Jason Day's magnificent first three rounds earned him the right to limp over the line at the Arnold Palmer Invitational

 
Sam Torrance
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Arnold Palmer Invitational Presented By MasterCard - Final Round
Jason Day claimed his first win of 2016 at the Arnold Palmer Invitational on Sunday (Source: Getty)

If you're going to take playing tips from anyone at the Arnold Palmer Invitational, then a man who has won it six more times than anyone else is probably an ideal candidate.

World No2 Jason Day revealed his text message dialogue with eight-time Bay Hill winner Tiger Woods after completing his first win of the season on Sunday, just 18 days before the Masters.

Day wasn’t at his best as he carded a final round of 70 to finish 17 under par and beat American Kevin Chappell by a solitary shot, but let’s not forget he earned that right over the first three days.

The Australian was magnificent for 56 holes. Even the best find it difficult to see a tournament out, and the fact that Day can do it when comparatively mediocre is another arrow to his quiver.

Despite his errors, he always seemed to conjure something special when the pack got close, such as his fantastic birdie at 17 and that very special bunker shot to save par at the last.

Timing-wise, with just two more events before Augusta, it is a great victory and will give the US PGA Championship winner huge confidence as he prepares to go for back-to-back Majors.

The Masters is shaping up to be one of the most eagerly anticipated Majors for a long time, purely because there are so many players who look like realistic candidates for the Green Jacket.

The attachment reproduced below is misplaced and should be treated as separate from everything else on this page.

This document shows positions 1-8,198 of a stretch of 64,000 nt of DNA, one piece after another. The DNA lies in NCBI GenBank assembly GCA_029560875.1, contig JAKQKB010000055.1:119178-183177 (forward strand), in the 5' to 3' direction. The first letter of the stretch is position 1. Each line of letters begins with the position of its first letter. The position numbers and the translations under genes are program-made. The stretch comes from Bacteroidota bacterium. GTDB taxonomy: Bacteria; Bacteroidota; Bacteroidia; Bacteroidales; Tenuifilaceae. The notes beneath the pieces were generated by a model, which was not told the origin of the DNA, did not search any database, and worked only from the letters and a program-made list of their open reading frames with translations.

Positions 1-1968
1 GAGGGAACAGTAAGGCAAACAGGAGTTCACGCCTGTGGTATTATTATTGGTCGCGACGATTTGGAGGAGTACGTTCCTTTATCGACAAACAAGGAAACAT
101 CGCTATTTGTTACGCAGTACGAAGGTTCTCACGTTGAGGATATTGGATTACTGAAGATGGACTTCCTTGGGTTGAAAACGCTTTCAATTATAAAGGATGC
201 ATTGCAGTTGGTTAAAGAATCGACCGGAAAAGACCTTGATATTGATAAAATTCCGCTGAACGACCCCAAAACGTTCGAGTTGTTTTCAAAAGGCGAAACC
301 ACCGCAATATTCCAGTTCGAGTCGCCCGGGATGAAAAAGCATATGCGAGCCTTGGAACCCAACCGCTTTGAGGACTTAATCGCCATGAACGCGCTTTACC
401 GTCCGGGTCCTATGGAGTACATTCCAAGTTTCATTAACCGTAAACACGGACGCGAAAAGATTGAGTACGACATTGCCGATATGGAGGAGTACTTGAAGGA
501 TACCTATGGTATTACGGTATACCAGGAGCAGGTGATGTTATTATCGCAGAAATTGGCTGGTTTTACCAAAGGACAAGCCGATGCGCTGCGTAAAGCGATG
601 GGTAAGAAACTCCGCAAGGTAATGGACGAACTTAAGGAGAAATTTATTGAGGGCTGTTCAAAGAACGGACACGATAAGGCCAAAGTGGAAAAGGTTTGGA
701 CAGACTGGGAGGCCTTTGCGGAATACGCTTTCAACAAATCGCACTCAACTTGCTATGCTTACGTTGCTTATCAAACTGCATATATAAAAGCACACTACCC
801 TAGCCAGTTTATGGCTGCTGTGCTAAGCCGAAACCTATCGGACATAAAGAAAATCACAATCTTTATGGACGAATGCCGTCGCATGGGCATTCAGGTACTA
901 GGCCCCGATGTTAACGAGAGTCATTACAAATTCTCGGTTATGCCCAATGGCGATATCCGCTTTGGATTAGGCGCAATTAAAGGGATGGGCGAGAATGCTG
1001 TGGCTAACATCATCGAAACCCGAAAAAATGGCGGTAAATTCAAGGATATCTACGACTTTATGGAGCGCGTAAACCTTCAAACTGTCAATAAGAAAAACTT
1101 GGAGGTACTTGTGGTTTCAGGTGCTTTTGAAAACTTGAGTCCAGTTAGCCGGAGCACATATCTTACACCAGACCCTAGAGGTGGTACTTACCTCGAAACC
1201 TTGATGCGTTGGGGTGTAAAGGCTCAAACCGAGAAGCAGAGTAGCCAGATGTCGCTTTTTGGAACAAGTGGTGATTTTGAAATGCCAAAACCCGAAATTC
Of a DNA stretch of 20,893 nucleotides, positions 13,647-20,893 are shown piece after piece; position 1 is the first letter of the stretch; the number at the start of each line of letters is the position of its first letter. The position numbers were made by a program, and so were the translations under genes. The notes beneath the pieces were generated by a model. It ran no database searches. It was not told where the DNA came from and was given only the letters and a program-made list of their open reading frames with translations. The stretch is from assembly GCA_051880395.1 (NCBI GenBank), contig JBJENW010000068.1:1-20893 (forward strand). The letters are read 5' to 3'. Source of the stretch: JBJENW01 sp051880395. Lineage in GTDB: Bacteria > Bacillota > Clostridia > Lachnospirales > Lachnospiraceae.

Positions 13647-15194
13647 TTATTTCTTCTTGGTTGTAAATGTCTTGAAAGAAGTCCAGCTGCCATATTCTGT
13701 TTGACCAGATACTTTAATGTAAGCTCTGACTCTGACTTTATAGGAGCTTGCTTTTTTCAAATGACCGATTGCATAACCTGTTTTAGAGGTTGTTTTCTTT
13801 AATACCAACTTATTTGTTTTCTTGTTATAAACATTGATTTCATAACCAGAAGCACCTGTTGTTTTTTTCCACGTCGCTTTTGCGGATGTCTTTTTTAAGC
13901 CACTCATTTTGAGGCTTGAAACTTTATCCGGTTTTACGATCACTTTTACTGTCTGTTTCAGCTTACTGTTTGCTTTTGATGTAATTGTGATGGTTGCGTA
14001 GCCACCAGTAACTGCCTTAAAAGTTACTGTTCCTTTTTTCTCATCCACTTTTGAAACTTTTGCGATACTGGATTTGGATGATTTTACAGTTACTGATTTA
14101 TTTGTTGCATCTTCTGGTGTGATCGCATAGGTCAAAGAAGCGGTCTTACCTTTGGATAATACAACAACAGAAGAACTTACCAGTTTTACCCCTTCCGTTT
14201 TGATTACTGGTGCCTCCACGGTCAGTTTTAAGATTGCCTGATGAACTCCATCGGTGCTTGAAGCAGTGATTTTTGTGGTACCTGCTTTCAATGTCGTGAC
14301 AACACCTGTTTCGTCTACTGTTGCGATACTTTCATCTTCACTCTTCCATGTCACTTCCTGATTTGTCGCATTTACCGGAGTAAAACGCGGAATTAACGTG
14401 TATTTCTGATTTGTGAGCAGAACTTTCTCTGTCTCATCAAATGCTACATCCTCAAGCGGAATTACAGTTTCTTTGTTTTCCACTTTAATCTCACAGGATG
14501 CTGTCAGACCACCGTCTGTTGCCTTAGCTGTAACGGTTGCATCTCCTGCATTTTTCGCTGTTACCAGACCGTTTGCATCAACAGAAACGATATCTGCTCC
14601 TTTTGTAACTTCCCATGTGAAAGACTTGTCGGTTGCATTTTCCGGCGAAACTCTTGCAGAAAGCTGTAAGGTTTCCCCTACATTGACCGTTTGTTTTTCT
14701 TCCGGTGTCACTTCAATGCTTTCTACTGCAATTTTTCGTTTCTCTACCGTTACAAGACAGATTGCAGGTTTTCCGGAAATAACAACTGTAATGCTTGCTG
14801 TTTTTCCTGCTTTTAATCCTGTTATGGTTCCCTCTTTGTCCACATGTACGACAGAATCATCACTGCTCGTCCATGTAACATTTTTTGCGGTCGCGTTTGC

Henrik Stenson, who tied for third at Bay Hill, is one of those. The Swede would have been disappointed to find the water with a five iron at 16 when sharing the lead, but on the whole he’ll be buoyed by a solid performance and looks to be hitting top gear.

I don’t think Rory McIlroy, who tied for 27th, will be concerned that he is the only one of the big three, alongside Day and Jordan Spieth, yet to win this season.

There are positive signs from the Northern Irishman, who dug deep after a first round 75 to shoot a 67 and then closed with a 65 that featured moments of brilliance.

McIlroy’s time could come this week at the WGC Match Play, where he is defending champion and among at least a dozen who could conceivably win in Texas and do the same at Augusta.

I love match play. It’s a great format and may be well suited to how Rory is playing at the moment: he has had a few double bogeys of late, which hurt you more in stroke play, but plenty of birdies.

The week’s other notable action saw a heart-warming win for SSP Chawrasia, who triumphed at the Indian Open having finished runner-up at his home event four times previously.

Perhaps the best moment came when Chawrasia hit a beautiful wedge to the last and Anirban Lahiri, who finished two shots behind in a tie for second, greeted the shot with generous applause.

Delhi Golf Club is perhaps the hardest course in the world on which to take a lead into the final round. There is so little margin for error that it magnifies the pressure.

But Chawrasia handled it very well and his reward was a win that regained his full European Tour privileges and boosted his hopes of playing at this year’s Olympics – nothing short of life-changing.

City A.M.'s opinion pages are a place for thought-provoking views and debate. These views are not necessarily shared by City A.M.

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